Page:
Facts and Background

The tug of war between Monsanto and its erstwhile licensees over licensing fee and Patent infringement continues unabated. The current post discusses order dated March 28th, 2017 passed by the single judge of the Delhi High Court in an interim injunction application arising out of a Patent infringement action filed by Monsanto against Nuziveedu Seeds Ltd (NSL), Prabhat Agri Biotech Limited (PABL) and Pravardhan Seeds Private Ltd (PSPL). The genesis of dispute was termination of licence agreement by Monsanto, as NSL, PABL and PSPL refused to pay the trait fee in accordance with the agreement entered into between the parties. On the other hand NSL, PABL and PSPL demanded reduction of the trait fee by virtue of price control order issued by Ministry of Agriculture fixing trait fees and retail prices of seeds. Despite termination NSL, PABL and PSPL continued to sell the genetically modified seeds corresponding to the Monsanto's patented technology and using the marks BOLLGARD and BOLLGARD II. As a counter to Monsanto Patent infringement action, NSL, PABL and PSPL filed revocation action against suit patent.

Further details and background of this conflict can be accessed from our earlier post http://rnaip.com/wp-content/uploads/2016/06/monsanto-case-a-debate-over-private-rights-and-public-interest.pdf

Interim Ruling

The court while deciding the application for grant of interim injunction did not go into the issue of validity of the Monsanto Patent, on the ground that the matter requires evidence to be led through trial. The court in judging the Patent infringement proceeded to determine if the termination of licence agreement by Monsanto was not lawful, if so contract continues to exist. In that case the claim for patent and trademark infringement was not maintainable.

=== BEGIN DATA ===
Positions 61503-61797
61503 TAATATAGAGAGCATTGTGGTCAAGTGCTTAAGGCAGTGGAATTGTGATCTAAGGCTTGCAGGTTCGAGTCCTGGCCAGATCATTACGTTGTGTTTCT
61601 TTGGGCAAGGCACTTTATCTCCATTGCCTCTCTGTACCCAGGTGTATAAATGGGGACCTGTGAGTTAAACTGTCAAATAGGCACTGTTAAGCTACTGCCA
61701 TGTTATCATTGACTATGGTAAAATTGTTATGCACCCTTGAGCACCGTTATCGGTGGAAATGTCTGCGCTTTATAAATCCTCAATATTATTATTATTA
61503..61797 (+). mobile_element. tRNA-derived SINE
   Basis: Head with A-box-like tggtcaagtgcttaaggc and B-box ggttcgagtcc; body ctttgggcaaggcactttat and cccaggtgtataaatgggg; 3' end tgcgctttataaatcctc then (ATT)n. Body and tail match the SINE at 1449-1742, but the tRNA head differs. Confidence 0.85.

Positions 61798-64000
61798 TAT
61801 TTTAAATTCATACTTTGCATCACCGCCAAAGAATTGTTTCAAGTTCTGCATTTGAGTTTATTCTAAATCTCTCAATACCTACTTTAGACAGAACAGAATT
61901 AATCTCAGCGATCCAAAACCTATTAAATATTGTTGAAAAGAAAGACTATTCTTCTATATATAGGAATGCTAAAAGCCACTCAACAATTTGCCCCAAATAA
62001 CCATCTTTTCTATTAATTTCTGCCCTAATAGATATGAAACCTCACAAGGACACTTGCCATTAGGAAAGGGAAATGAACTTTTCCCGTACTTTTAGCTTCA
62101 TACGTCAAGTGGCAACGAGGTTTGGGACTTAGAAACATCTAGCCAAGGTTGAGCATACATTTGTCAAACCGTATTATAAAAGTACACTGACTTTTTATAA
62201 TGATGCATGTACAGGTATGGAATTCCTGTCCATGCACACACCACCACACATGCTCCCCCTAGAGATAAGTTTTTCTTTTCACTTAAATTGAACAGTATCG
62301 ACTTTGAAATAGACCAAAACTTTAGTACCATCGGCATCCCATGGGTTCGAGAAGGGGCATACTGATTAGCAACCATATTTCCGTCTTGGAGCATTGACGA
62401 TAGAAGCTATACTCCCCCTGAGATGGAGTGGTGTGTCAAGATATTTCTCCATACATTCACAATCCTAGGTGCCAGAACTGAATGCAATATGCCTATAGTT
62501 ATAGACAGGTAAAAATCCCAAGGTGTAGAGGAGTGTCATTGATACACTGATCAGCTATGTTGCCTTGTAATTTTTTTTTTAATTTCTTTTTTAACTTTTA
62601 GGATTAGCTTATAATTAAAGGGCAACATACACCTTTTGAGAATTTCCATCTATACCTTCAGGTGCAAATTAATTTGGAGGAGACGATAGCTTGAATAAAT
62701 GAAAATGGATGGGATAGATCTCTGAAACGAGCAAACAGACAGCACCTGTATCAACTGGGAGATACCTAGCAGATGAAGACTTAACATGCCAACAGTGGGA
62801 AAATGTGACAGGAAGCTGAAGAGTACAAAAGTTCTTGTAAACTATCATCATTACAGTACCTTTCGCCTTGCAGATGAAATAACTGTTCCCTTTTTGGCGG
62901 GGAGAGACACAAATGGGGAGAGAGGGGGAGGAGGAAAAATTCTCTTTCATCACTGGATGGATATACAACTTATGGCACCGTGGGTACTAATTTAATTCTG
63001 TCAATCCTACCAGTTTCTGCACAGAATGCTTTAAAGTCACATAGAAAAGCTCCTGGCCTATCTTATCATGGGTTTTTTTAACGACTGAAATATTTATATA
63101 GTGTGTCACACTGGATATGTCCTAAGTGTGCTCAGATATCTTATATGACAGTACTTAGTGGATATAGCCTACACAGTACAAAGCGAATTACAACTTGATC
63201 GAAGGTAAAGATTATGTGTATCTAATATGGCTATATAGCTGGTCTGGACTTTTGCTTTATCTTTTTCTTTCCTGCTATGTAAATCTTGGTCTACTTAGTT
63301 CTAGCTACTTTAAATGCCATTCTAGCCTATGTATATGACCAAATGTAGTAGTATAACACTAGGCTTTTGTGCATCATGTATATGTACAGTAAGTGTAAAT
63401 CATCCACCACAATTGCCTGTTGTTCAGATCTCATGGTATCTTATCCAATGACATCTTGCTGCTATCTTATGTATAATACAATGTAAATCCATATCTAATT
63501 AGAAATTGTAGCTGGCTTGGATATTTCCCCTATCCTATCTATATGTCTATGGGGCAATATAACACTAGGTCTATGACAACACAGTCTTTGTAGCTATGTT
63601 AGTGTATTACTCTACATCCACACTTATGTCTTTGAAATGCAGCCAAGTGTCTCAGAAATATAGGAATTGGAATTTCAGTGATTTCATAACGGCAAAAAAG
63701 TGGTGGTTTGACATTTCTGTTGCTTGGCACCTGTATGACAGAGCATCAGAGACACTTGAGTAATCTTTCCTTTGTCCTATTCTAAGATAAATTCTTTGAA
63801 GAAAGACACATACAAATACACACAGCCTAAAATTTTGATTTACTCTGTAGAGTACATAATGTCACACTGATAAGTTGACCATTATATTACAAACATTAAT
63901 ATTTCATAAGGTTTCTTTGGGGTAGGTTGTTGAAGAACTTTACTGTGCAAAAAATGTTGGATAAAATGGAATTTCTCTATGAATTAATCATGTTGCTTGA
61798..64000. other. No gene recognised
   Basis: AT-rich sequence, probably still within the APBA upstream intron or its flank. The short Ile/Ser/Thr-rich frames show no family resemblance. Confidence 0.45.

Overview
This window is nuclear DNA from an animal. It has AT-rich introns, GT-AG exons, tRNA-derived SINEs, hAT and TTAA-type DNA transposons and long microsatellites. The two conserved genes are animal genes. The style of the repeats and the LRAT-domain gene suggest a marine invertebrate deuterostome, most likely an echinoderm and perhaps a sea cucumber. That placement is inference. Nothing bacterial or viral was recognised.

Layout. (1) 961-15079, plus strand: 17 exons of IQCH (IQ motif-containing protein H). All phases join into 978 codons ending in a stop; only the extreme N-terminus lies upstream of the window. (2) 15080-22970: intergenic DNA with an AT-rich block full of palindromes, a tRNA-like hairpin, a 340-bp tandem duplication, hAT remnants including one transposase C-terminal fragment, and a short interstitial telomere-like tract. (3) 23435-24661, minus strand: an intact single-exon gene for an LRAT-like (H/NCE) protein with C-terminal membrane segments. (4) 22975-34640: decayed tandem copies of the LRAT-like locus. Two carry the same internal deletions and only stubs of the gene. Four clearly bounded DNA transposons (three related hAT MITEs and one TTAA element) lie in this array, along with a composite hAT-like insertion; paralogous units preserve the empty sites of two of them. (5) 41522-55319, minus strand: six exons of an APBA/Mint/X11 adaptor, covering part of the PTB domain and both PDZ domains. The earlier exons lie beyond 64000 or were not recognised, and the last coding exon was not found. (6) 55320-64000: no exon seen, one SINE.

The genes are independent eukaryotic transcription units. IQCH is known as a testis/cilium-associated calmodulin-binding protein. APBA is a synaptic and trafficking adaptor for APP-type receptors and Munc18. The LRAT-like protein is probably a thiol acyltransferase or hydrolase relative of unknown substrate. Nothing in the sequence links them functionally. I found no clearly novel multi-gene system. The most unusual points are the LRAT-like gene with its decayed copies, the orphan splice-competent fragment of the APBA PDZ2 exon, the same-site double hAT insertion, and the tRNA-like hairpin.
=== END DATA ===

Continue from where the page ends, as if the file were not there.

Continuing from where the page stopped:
In summary, court decided in favour of NSL, PABL and PSPL holding Monsanto's termination of the contract to be prima facie illegal. In effect it allowed NSL, PABL and PSPL to continue using the technology provided that the trait fee is paid in accordance with what was fixed by the government under the "Licensing and Formats for GM Technology Agreement Guidelines, 2016". Further ordered the Monsanto is entitled to all the rights under the 2015 Sub-License Agreements except as to the rate of trait value.

The Court in coming to the above finding took into account the following:

  1. Monsanto refused to acknowledge the effect of the State government legislations or notifications on the cotton seed prices and only asserted the right to receive the trait fee as settled "through mutual consent" under the contract.
  2. Monsanto was duty bound to consider the request of NSL, PABL and PSPL as made by the communications beginning July 2015, for modification of the terms as to the rate of trait fee payable under the 2015 sub-license agreements for which the mechanism had earlier been agreed upon (in the form of Article 11.03). As Monsanto did not adhere to their obligation under the contract, the demand of payment under the contract terms being not lawful, it apparently being higher than the trait fee permitted by the law in force, NSL, PABL and PSPL could not have been found to be in default or to have breached their obligations.

Appeal to the two judges bench (Division Bench)

Monsanto appealed against the order dated March 28th, 2017 of the single judge to the Division Bench of the Delhi High Court, the court granted an immediate stay on restoration of a sub-licence agreement between Monsanto and NSL, PABL and PSPL pending hearing of Appeal. Last word is yet to be written on this dispute so watch this space for further developments.